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2002 Pontiac Grand Prix

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Coupe
5 Seats
23-24 MPG
(Combined)
Key specs of the base trim
 — 
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Consumer Reviews

What drivers are saying

4.4
38 reviews — Read All reviews
Exterior Styling
(4.6)
Performance
(4.5)
Interior Design
(4.2)
Comfort
(4.3)
Reliability
(4.3)
Value For The Money
(4.5)

Read reviews that mention:

(4.0)

one Family

by James from Bloomingdale on November 6, 2018

rare model, love heads up display 90% off list price. New Tires, Master brake cylinder and new lines and new exhaust need TLC for being a nice car. OBO Read full review

(5.0)

Excellent Car

by smitz327 from Canonsburg, Pa. on February 4, 2018

I bought my first one which was a GT coup and totally loved it, and talk about reliability, never needed anything besides tires and brakes. I was so pleased with it, I let my wife use it after her car ... Read full review

Safety

Recalls and crash tests

Recalls

The 2002 Pontiac Grand Prix currently has 7 recalls


Crash and Rollover Test Ratings

The 2002 Pontiac Grand Prix has not been tested.

Latest 2002 Grand Prix Stories

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Cars.com Car Seat Check

Certified child passenger safety technicians conduct hands-on tests of a car’s Latch system and check the vehicle’s ability to accommodate different types of car seats. The Grand Prix received the following grades on a scale of A-F.*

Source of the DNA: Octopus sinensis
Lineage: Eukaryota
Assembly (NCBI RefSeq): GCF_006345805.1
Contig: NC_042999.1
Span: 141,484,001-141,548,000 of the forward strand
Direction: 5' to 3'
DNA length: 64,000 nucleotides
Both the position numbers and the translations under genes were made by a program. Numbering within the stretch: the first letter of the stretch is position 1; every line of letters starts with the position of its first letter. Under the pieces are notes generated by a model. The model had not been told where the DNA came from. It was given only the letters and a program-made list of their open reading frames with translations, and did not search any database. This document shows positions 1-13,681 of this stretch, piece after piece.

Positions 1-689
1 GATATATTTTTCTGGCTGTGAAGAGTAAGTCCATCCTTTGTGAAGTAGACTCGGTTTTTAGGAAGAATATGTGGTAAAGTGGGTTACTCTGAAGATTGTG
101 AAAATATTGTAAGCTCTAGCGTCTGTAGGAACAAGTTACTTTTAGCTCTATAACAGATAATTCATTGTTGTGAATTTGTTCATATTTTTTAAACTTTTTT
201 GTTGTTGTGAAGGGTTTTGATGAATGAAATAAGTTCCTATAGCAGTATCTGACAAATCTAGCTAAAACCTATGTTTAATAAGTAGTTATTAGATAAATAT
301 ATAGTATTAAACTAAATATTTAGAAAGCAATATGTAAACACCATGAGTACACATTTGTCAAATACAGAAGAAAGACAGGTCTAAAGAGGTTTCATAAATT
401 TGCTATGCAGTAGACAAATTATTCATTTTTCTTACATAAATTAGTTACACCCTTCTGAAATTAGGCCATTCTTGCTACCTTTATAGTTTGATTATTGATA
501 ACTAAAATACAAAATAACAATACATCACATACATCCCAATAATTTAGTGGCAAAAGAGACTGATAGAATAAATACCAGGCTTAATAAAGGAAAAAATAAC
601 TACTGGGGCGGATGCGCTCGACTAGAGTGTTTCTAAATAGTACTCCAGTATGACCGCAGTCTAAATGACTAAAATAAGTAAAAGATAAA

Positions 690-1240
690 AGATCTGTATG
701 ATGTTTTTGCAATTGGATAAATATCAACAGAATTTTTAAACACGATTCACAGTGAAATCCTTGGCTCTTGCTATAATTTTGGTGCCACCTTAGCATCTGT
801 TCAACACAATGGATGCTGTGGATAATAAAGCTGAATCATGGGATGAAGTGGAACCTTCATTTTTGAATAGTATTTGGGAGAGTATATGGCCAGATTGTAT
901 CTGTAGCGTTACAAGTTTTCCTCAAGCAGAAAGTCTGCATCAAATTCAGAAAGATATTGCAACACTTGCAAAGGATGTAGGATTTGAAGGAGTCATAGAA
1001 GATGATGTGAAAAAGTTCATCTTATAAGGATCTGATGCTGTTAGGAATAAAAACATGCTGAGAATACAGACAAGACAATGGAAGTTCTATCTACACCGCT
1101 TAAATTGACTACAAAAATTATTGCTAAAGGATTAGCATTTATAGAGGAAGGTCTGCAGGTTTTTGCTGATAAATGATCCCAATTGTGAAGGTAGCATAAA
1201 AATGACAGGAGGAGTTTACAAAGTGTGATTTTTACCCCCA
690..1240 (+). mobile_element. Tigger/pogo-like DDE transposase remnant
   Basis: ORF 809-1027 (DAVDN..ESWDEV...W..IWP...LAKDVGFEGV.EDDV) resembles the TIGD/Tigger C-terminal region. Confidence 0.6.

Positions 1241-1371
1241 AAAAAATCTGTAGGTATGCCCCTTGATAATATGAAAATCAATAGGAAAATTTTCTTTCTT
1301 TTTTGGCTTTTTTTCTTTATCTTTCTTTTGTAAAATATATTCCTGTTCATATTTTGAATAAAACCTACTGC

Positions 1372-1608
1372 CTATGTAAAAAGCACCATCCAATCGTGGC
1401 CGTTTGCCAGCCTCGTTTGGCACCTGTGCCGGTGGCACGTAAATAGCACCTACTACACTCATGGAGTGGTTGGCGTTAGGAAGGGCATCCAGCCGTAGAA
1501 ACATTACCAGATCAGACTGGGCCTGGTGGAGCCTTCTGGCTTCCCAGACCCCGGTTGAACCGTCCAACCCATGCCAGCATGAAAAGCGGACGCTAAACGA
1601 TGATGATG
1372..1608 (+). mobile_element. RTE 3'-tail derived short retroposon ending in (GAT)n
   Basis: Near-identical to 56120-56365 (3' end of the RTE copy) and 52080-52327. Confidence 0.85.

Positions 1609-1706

* This score may not apply to all trims, especially for vehicles with multiple body styles that affect the space and design of the seating.

Warranty FAQs

What is a Bumper-to-Bumper warranty?

Often called a basic warranty or new-vehicle warranty, a bumper-to-bumper policy covers components like air conditioning, audio systems, vehicle sensors, fuel systems and major electrical components. Most policies exclude regular maintenance like fluid top offs and oil changes, but a few brands have separate free-maintenance provisions, and those that do offer them is slowly rising. Bumper-to-bumper warranties typically expire faster than powertrain warranties.

What is a Powertrain warranty?

Don't be misled a 10-year or 100,000-mile powertrain warranty doesn't promise a decade of free repairs for your car. It typically covers just the engine and transmission, along with any other moving parts that lead to the wheels, like the driveshaft and constant velocity joints. Some automakers also bundle seat belts and airbags into their powertrain warranties. With a few exceptions, powertrain warranties don't cover regular maintenance like engine tuneups and tire rotations.

What is included in Roadside Assistance?

Some automakers include roadside assistance with their bumper-to-bumper or powertrain warranties, while others have separate policies. These programs cover anything from flat-tire changes and locksmith services to jump-starts and towing. Few reimburse incidental costs like motel rooms (if you have to wait for repairs).

What other services could be included in a warranty?

Some automakers include free scheduled maintenance for items such as oil changes, air filters and tire rotations. Some include consumables including brake pads and windshield wipers; others do not. They are typically for the first couple of years of ownership of a new car.

What does CPO mean?

A certified pre-owned or CPO car has been inspected to meet minimum quality standards and typically includes some type of warranty. While dealers and third parties certify cars, the gold standard is an automaker-certified vehicle that provides a factory-backed warranty, often extending the original coverage. Vehicles must be in excellent condition and have low miles and wear to be certified, which is why off-lease vehicles feed many CPO programs.

See also the latest CPO incentives by automaker

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